This was a large-format (approximately A4) softcover book; I don't recall the cover art. It was given to me as a gift by my aunt, so it may have been picked up remaindered and actually date from earlier.

The book was framed as a series of lectures, exercises and tests for Earth recruits who were fighting some aggressive evil empire. I don't remember if they were mind-controlled humans, robots, or generic aliens. The enemy had some Sauron-type figure (dictator, but also the most powerful of them and possibly superhuman) driving them. There were story-like elements in addition to expositional blobs and diagrams, but still an advancing story; by the end of the book the reader is on the Earth flagship fighting the enemy flagship.

Some of the story pieces were slice-of-life descriptions, but I think there may have been a few rescue/adventure pieces like an old-style planetary romance. I may be confusing this with other works, but I wouldn't be surprised if there were an older scientist type and a plucky action girl as supporting characters.

One set of puzzles I recall was "identify this object in zero G" where you were shown an unusual perspective on a common item and asked to identify it; the one I recall most strongly was a point-on view of needle-nose pliers. Another of the puzzles presented a blank field (supposed to be the blackness of space, but not inked to black) scattered with navigation lights, and the reader was asked to determine what ships were present and the likely scenario in progress. Most of these were single-person, but some could be competitive.

The final battle against the enemy was constructed as a 2-player game with alternating turns of blind shot-taking, something like the game Battleship, except that after each shot you found out how much you missed by, and then the other player's ship moved. (Basically after 3 or 4 shots you each knew roughly where your enemy was, and you were chasing one another around, trying to be the first to correctly guess which way the other would move.)

Thinking some more about the game, it was played on a grid, with the ships located at the intersections. When you fired you specified a point, and the targeted player counted how many points away the shot hit (Manhattan metric; x + y) did some pointless calculation involving a spinning disc thing set into the cover of the book and gave the result to the firing player. The firing player reversed the calculation (hence pointless) to get the distance, and plotted the cloud of possible points. Then the targeted player moved along one of the edges to an adjacent point.

So the book had some kind of circular wheel built into the front or back cover.

In terms of art, I recall the human ships being roughly doughnut-shaped or maybe something vaguely like a turtle, while the enemy were far more sleek and wedge-shaped. (Maybe kind of a Star Destroyer look?)

1 Answer 1


I finally found this; it's Star Games (1978) by Jim Razzi, Richard Brightfield and Jack Looney.

Here is the front cover of the book, and you can see the wheel and the windows set into it (the "Galactic Computer"!):

Cover of "Star Games" showing a good-guys fighter facing off against 3 enemy fighters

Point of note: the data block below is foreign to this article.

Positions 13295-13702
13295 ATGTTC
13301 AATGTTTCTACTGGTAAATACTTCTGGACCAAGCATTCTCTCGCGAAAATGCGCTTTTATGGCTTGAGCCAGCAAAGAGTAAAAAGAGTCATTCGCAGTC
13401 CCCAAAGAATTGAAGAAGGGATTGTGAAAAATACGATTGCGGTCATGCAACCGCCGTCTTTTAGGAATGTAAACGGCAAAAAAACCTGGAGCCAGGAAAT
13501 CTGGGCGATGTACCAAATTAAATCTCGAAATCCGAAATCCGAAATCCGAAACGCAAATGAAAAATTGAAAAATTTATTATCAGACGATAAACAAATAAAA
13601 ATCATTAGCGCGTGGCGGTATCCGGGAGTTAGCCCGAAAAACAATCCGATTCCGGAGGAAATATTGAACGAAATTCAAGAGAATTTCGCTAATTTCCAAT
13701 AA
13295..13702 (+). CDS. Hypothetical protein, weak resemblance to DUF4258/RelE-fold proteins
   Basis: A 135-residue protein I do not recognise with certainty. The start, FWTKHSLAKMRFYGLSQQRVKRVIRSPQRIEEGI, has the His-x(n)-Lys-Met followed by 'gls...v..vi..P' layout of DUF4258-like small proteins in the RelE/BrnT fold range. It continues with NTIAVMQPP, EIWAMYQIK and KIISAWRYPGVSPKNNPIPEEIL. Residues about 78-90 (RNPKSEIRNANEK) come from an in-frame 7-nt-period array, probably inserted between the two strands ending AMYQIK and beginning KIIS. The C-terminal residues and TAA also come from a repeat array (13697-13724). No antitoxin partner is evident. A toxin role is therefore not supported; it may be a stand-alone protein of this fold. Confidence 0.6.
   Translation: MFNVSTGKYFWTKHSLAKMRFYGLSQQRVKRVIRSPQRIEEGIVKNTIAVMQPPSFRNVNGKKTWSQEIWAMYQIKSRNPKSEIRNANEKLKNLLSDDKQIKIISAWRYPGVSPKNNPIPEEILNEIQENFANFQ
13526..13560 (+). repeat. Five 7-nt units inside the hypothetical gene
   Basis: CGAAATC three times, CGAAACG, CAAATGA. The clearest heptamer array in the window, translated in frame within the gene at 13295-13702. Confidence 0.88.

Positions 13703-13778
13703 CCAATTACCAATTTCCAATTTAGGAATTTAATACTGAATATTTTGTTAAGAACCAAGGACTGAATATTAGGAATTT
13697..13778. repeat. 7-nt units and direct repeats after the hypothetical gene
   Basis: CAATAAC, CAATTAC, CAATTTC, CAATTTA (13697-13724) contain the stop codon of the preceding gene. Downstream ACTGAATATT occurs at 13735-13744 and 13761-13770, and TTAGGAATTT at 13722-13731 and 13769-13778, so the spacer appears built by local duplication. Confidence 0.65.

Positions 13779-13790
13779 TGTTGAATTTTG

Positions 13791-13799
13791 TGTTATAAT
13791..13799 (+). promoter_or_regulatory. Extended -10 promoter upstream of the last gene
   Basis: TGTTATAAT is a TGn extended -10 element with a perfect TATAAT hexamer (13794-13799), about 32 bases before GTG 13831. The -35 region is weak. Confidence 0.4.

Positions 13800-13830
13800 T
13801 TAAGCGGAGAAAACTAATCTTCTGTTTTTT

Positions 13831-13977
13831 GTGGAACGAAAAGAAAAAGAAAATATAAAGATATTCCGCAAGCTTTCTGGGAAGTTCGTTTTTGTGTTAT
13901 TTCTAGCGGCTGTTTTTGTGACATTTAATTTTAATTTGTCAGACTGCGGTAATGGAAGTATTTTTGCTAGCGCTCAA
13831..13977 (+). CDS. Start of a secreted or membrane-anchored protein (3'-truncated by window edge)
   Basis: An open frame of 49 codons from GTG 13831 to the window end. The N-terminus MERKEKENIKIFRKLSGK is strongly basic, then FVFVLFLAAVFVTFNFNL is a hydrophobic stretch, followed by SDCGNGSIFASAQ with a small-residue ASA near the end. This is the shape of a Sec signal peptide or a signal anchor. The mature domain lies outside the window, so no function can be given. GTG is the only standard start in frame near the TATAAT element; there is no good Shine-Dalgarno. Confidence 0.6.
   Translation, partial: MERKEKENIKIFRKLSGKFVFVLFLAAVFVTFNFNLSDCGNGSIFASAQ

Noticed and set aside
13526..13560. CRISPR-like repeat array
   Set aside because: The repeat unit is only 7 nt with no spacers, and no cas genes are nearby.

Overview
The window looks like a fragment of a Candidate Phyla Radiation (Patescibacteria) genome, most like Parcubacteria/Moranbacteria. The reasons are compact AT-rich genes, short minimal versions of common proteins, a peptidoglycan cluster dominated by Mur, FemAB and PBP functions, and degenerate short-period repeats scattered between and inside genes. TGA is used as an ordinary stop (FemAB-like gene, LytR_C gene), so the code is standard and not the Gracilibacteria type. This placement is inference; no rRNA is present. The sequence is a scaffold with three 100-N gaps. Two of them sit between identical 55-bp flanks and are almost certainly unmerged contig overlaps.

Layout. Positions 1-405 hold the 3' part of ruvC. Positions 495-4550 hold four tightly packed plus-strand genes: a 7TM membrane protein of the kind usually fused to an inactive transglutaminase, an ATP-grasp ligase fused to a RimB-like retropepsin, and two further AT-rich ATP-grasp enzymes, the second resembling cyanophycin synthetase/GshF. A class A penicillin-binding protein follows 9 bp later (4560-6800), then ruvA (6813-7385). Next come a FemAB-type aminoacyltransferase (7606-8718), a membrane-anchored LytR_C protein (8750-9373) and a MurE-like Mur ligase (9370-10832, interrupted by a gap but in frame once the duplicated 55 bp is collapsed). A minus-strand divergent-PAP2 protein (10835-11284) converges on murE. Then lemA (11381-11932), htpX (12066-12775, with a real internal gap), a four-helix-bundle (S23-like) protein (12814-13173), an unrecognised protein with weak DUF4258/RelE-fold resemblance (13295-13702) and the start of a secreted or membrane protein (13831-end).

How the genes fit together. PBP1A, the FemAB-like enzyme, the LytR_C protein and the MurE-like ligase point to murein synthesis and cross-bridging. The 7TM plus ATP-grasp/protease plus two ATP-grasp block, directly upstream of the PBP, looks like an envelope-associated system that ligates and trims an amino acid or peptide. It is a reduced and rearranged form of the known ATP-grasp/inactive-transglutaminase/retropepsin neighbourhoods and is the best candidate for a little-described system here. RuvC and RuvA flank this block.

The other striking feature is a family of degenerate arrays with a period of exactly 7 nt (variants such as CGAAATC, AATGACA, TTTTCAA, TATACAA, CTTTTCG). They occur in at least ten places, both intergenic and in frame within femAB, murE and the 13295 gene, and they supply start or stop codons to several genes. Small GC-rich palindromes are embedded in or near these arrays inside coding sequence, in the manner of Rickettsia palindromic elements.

The big bad is called "The Krakon," some kind of semi-immortal robot leader, who is leading the "Dark Horde" to take over the galaxy, since he destroyed his home galaxy.

The identify objects from unusual angles puzzle:

Space orientation puzzle

The navigation lights puzzle:

Rules for the identify navigation lights puzzle

2 of the navigation lights puzzles

Turtle ships versus Star Destroyer rip-offs:

Good guy and bad guy cruisers fighting it out

There were narrative blobs in the story, and they did involve a scientist-type and his daughter, but they were mostly just baggage and the reader's character was responsible for most of the actions. Some examples:

Now that you have completed SpaceForce training, you are given your first assignment.

Vac Orion, the Terran Republic's leading space anthropologist, and his daughter, Lyra, are aboard the commercial hyperspace starship Vega II heading for the planet Nebib of the Procyon star system, 11.3 light-years from Terra. Both Orion and his daughter are special agents of the SpaceForce and are tracking down a lead on the Dark Horde. You have been ordered to assist them in any way you can and are given Priority 1 Authority.

(Aside: Can you say "influenced by Star Wars?" These guys are wearing white shirts and dark pants with tall boots and dark vests.)

You've tracked the Horde cruiser to the little-known star system of Arcan far out on the edge of the galaxy. Talo Adrian brings the SpaceForce cruiser back into normal space well within the Arcan system. You start a search for the Horde cruiser, but it doesn't show up on the visi-screen or even on space radar. You suspect that it's in synchronous orbit behind one of the ten planets in the system.

Captain Adrian goes into parking orbit around a small planet near-by. You, Quas, Vac, and Lyra go down to reconnoiter.

A bioscan* of the planet indicates no life forms, except primitive plant life that resembles common Terran grass. The place looks peaceful enough from the vantage point of the shuttlecraft, but you arm yourselves with laser hand guns, just in case. Suddenly a blast nearby rocks the shuttlecraft. You look at the viewplate scanner and see a menacing-looking robot bearing down on your position. Then another comes into view, and then you see it's a small army of robots. They are firing their weapons as they come. You tell the others to leave the shuttlecraft quickly, and you all emerge with your lasers blasting.

Back cover

Your Answer

By clicking “Post Your Answer”, you agree to our terms of service and acknowledge you have read our privacy policy.

Not the answer you're looking for? Browse other questions tagged or ask your own question.